Paper – everday product and vehicle for culture

Paper carries information and creates identity

In their book, »Papier: Produkt aus Lumpen, Holz und Wasser« (Paper: a product of  rags, wood and water) Günter Bayerl and Karl Pichol write:

Paper is such an everyday product, that hardly anyone remarks on its use. And yet it accompanies us throughout our whole of our lives as the carrier of a variety of information and determines our culture as a written culture.

Whether a cook book, school book or newspaper – paper carries and makes information possible; whether a novel, crime story or comic – paper provides entertainment; whether bible, epic story of chivalry or communist manifesto – paper makes relationships between times and worlds possible. Paper is also the basis for the exchange of goods and services in the form of business letters, contracts, catalogues, invoices etc. The relationship between the written message and what has been described is often so close that content and "messenger" are often identified with each other. Terms such as "business papers", "personal papers" or "official papers" have long since become part of our vocabulary. Documents or contracts are described as "important papers", a "paper" is drafted as the basis for a discussion; one submits one's "papers" or asks for them;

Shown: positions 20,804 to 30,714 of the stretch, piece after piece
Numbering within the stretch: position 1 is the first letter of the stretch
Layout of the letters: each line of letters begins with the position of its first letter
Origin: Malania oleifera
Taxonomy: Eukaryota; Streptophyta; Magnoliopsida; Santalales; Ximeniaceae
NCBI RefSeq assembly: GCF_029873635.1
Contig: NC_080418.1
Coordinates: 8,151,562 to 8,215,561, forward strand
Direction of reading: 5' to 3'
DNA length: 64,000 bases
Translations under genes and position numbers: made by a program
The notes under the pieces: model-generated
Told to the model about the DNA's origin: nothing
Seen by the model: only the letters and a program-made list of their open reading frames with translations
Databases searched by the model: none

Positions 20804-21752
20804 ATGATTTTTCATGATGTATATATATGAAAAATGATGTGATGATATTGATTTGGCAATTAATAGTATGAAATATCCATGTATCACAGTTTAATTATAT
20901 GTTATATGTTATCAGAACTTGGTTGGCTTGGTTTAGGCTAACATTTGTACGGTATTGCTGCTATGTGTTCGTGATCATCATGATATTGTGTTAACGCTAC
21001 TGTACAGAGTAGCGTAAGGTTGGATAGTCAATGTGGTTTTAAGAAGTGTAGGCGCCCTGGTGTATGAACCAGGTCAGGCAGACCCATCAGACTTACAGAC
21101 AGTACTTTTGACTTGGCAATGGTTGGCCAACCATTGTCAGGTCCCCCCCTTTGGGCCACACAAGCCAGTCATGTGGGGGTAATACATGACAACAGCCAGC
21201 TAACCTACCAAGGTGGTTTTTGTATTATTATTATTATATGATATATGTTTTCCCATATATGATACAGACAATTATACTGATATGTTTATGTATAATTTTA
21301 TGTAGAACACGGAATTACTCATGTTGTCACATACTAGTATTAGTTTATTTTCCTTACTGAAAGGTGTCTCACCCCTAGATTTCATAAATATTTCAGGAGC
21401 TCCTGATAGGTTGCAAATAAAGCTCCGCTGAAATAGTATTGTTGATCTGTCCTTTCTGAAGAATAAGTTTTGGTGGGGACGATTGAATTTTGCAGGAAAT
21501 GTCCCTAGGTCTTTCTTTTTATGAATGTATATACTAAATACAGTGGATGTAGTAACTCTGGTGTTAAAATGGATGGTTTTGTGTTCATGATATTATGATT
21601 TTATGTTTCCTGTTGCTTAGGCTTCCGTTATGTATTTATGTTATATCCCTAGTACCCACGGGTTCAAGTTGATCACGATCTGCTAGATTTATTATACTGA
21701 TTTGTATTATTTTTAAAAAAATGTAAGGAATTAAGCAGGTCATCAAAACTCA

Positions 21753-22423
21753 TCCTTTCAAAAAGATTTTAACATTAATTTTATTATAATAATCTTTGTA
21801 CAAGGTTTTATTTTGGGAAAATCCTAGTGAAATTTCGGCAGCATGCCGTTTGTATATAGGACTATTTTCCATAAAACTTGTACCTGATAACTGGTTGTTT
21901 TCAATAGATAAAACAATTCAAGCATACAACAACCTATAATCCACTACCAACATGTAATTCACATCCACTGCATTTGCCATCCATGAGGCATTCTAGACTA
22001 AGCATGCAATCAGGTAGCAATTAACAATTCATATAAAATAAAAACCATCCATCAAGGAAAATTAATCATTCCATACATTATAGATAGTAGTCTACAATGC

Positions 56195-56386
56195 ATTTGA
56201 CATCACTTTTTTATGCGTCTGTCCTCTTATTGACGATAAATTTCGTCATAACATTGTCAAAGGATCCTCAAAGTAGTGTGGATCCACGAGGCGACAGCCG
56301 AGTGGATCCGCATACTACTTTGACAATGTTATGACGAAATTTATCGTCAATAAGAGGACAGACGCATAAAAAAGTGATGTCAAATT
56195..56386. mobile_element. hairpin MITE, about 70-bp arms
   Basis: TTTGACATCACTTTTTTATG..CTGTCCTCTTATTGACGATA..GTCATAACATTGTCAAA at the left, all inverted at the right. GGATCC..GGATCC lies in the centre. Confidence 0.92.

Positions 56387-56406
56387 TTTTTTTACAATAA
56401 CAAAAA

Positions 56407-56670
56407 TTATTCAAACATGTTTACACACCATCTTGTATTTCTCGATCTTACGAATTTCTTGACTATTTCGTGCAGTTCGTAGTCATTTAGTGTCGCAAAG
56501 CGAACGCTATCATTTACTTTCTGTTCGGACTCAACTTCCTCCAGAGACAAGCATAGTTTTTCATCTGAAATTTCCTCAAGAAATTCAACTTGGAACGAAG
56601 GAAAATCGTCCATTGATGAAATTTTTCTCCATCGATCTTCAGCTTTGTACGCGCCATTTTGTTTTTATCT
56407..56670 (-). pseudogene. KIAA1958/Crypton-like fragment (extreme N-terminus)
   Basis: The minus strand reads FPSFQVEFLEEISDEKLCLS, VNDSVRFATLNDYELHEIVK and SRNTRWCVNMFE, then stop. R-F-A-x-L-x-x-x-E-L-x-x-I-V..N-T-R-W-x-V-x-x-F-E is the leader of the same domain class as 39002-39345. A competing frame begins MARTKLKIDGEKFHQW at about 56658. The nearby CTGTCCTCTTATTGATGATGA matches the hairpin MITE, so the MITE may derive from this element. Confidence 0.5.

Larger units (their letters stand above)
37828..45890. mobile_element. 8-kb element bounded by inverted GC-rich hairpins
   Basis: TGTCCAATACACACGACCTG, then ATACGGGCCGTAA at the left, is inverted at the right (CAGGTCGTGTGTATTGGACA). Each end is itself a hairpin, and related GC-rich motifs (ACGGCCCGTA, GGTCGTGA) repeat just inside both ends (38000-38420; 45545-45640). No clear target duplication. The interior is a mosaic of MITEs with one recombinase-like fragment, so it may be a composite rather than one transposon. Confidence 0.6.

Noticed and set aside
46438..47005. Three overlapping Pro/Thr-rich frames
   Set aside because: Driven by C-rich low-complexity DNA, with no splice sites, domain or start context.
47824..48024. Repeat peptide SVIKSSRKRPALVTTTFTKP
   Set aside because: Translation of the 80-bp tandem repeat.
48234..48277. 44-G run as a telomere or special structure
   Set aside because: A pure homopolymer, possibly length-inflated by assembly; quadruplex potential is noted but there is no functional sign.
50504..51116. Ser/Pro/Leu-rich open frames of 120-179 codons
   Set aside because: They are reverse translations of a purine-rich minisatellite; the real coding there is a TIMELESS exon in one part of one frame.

the archivist searches amongst "old papers" and official authorities fight against a "flood of paper" when they can hardly manage all of the laws, decrees and regulations.

Paper packs and encloses children's school snacks as well as birthday presents and the bunch of flowers for grandmother; it reveals hidden stories once it has passed through the rotary presses of the yellow press. As cigarette paper it stimulates (…) but disillusions when received in the form of a fixed penalty or court summons.

As a reference, it elevates or humbles the recipient; as a letter from friends or notification of the long awaited salary increase, paper brings us joy, as a letter of complaint or notice of rent increase on the other hand, it means trouble. It would be possible to fill many pages describing the variety of ways, in which we deal with paper and how many of life's messages are communicated by it.

Günter Bayerl, Karl Pichol. Papier: Produkt aus Lumpen, Holz und Wasser (Hamburg, 1986), S. 7.